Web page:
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TAS Country : January 27th 2011
Friday, January 28, 2011 Tasmanian Country 5 Scrappy idea for royal gift ONE from Australian Wool Inno- vation's ''bright ideas'' depart- ment. Having previously embraced Prince Charles's monarchical marketing powers, AWI now sees an opportunity to hang off the coat- tails of Prince William and Kate Middleton's wedding. This week, AWI is appealing to woolgrowers to send in small samples of their clip (even a few staples will do, apparently). From these samples, the AWI brains trust hopes to assemble sufficient wool to be processed into cloth as a gift to their future heads of state. We suppose we can be grateful they are not also asking for small donations of cork, which would be suspended from an Akubra to be worn whenever the Royal couple see fit to visit the antipodes. As each envelope will carry the property details, it is hoped repub- licans will be able to restrain themselves and not enclose dags or skirtings. If they can't, AWI will know where to find them. Surveys to dig all the dirt on soil SOIL samples are being col- lected from 200 Meander Val- ley farms as part of a major State Government program to support irrigated agriculture in the region. The Wealth From Water program will provide resource information, market and busi- ness support to farmers and potential investors in irrigated agriculture ventures. Department of Primary In- dustries, Parks, Water and Environment workers have started soil survey work across 20,000ha of the east and west Meander Valley irrigation dis- tricts. A soil core of 1.5 metres is being taken from 200 sites using a trailer mounted soil coring rig, DIPWE Land Con- servation Branch manager Peter Voller said. ''Testing is being conducted on the soil samples and the information will be used as reference points for a digital soil mapping process,'' Mr Vol- ler said. The fieldwork will continue until late March. Mr Voller thanked land- holders for allowing DIPWE to access their properties. ''If a site lies within an existing crop the site will be bypassed or left until after harvest,'' he said. The trial includes develop- ing field operating processes, computer modelling and land evaluation systems. A network of climate sta- tions is being built to collect local climate information over a 12 month period. The climate data and soil information will be used to generate land suitability maps which will be available on the internet. The Tasmanian Insti- tute of Agricultural Research (TIAR) is also contacting local landholders to discuss land use. For further information con- tact Chris Grose or Rob Moreton on phone 6336 5422 or 6336 5441. braids make pungent plaits TWISTED TAIL: Working with the freshest garlic makes braiding easier. FLEXIBLE FINGERS: Wendy Elphinstone has spent seven years perfecting her skills at braiding garlic. 'The green stems are more pliable, you can get them to bend without breaking. When I get right down to the end and it breaks off, I get pretty frustrated.' JENNIFER CRAWLEY WENDY Elphinstone braids the garlic her husband Graeme grows on their Upper Stowport farm. The Elphinstones have just finished harvesting 3500 bulbs of certified-organic garlic and Wendy has been busy braiding. Garlic seed is sold to The Lost Seed company at Sheffield, and braided garlic is sold at local community markets and to customers throughout Tasmania. ''We get lots of phone calls,'' Wendy said. ''Word just gets around.'' Wendy learned braiding on the job and picked up clues from the internet. She said it has been seven years of trial and error. ''It's exactly like braiding hair but harder,'' Wendy said. ''This year I decided to braid it out as soon as it came out of ground. ''The green stems are more pliable, you can get them to bend without breaking. When I get right down to the end and it breaks off, I get pretty frustrated.'' If she's not happy with the finished result Wendy will do it again. ''It's hard to get them even as you come down the braid,'' she said. Wendy starts off with three bulbs and ends up with 12 as she adds bulbs to achieve the right effect. People like braided garlic hanging in their kitchen, Wendy said. She has never bothered about the pungent garlic smell on her fingers after braiding. ''I like the smell,'' she said. Wendy suffers from chronic illness and said braiding was therapeutic and relaxing. ''Braiding gives me something that I am able to do,'' she said. ''I can sit down and do it.'' Wendy has been unable to braid over the last two years because of her health. ''I couldn't do it the one thing I've been able to do to help on the farm,'' she said. She's back braiding this year and couldn't be happier. The Elphinstones farm organically and do not use pesticides. They say they produce food for health benefits not for money. ''We believe in it,'' Wendy said. ''We have been told we can sell for a lot more. ''Our food is reasonably priced so everyone can afford it.'' The Elphinstones grow and deliver organic vegetables to customers and grow myrtus berries or Chilean guava. Graeme is flat out delivering Elphinstone vegetable boxes across Tasmania's top end and the myrtus berries are sold in Melbourne. The flavour of a myrtus berry is a cross between a strawberry and a pineapple with a tiny minty aftertaste, Wendy said. ''The kids eat way more than they pick,'' she said. 001611 Call 1300 WIDE SPAN (1300 94 33 77) Check out our full range online at www.sheds.com.au Zinc = Zincalume all over / CB = Colorbond walls & trim, Zincalume Roof All promotional pricing is valid for 14 days from date of quotation. Offer ends when steel allocation runs out. All prices quoted include GST and are for building kit only. 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January 13th 2011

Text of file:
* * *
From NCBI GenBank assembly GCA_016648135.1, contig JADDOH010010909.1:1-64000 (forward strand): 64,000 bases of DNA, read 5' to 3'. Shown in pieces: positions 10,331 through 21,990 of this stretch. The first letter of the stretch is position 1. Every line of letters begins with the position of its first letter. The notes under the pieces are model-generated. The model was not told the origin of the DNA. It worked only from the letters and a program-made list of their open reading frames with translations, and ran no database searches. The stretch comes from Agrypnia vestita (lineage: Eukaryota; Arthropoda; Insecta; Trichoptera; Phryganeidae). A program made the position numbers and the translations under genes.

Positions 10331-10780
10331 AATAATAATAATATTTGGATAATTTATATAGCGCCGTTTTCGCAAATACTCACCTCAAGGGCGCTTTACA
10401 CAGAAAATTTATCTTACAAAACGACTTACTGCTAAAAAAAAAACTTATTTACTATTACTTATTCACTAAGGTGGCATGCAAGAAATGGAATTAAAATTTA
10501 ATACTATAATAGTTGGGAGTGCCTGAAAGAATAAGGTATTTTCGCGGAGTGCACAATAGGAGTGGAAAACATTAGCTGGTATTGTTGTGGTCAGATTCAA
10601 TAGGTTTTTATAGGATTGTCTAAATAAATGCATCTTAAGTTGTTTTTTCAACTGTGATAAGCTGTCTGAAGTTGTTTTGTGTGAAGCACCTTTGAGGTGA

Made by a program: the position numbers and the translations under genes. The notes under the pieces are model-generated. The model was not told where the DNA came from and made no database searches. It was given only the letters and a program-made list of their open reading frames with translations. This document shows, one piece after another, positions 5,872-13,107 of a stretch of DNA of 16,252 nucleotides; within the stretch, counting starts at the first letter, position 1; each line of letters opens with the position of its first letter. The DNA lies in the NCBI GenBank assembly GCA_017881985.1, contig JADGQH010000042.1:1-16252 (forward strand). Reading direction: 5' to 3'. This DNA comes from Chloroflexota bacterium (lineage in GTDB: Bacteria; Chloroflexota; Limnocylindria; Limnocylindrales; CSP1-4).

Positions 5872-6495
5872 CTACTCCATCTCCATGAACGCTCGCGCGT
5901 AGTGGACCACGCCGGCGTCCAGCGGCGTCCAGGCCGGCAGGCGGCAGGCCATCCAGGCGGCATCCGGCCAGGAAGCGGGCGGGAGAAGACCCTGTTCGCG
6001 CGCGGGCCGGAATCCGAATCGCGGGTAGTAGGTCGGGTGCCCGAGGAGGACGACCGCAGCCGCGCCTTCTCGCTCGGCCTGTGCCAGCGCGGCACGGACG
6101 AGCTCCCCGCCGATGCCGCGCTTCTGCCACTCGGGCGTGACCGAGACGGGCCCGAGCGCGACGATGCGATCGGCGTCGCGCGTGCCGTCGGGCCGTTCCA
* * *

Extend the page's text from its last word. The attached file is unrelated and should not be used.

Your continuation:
February 3rd 2011